One of the best ways to plan content development is by creating a content calendar. A content calendar will help you visualize how your content, topics, and production, are distributed over a specific period of time.

There are a number of ways to create a content calendar. You could use something as simple as an Excel spreadsheet, or, if you need a more advanced solution, there are dedicated content calendar apps like Trello, Gather Content, Kapost, CoSchedule, and many more.

Step 9. Come up with a content promotion plan

Your last step is to define how you are going to promote your content to your audience.

Once your content is live you need to make sure that it reaches its intended audience. Obviously, you should be optimizing it for SEO from the start, but it will still take time before search engines pick it up. Which is why you should also consider promoting it on social media, personally reaching out to your industry’s influencers (and other people who could help to magnify it), and syndicating it to other sites.

Neil Patel offers some incredible insights into the process in his content promotion guide.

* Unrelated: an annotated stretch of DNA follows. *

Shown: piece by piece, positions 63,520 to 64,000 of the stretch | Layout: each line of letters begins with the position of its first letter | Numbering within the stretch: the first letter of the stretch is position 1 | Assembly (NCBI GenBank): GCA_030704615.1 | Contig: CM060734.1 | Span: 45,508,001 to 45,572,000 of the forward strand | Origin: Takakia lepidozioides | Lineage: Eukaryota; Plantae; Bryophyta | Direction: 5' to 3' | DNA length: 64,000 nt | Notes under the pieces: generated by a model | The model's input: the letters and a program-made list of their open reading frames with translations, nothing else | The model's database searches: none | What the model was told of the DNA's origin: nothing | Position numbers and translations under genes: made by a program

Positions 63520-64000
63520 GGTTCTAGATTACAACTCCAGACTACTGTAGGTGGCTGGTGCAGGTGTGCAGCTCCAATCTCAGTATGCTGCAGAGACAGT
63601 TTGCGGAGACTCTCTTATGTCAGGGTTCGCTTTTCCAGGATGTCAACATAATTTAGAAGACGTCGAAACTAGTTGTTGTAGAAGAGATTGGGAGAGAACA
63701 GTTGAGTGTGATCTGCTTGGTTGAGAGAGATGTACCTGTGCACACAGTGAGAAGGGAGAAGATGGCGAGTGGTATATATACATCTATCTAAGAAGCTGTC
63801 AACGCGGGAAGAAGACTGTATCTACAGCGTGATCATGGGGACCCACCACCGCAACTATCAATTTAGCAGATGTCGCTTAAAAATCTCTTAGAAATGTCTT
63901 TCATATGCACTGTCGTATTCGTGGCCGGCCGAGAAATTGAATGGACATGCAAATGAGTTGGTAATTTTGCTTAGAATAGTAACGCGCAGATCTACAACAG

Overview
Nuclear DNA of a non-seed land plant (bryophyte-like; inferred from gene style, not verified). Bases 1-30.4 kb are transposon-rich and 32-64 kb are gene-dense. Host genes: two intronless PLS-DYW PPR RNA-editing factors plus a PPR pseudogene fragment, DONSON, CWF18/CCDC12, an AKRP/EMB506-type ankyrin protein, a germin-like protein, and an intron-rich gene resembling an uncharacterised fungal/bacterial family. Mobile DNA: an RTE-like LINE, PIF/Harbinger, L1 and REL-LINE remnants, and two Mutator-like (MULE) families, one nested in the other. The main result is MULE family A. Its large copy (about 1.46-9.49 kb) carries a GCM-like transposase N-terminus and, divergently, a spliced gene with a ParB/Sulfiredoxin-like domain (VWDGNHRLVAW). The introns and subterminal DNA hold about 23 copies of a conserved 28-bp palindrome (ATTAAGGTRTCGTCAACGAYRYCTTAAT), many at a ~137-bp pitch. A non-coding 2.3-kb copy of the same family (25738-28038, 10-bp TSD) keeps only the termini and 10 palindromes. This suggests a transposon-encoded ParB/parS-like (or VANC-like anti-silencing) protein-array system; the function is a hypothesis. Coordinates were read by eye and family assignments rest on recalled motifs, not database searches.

Typical Content Marketing Mistakes

There are a number of common mistakes you should try to avoid when creating and executing your content strategy. A few of these include:

  • Focusing on a single content type. Even though it might seem logical to publish only blog posts, doing so limits your reach. A proper strategy should include different content types, each designed to deliver a different message to different readers at a different stage of a buying cycle.
  • Not using content personas. Many companies skip creating personas, preferring to publish content they simply assume their audience will be interested in. Assumptions are a trap, and most of these companies eventually realize the importance of objective data like personas in guiding their content strategy, and end up having to create them anyway, after wasting valuable time and effort shooting from the hip.
  • Not including keywords in the strategy. Regardless of what the newest, hottest trends in SEO may be, keywords are the foundation of almost all online marketing strategies. They are what customers use to seek out information, and should not be ignored.
  • Lack of content promotion. Creating content and hitting publish isn’t enough to reach your goals. Once the content is ready, you need to promote it to make sure it reaches the target audience.
  • Over-selling. Self-promotion should rarely, if ever, be a cornerstone of your content marketing strategy. Stuffing content with sales messages is more likely to turn potential customers away from it. Instead, focus on the value your content itself offers your audience, and use it to steer them toward your more promotional content at the appropriate phase of their buying process.

 

Other Resources

Check out our other content marketing guides to learn more: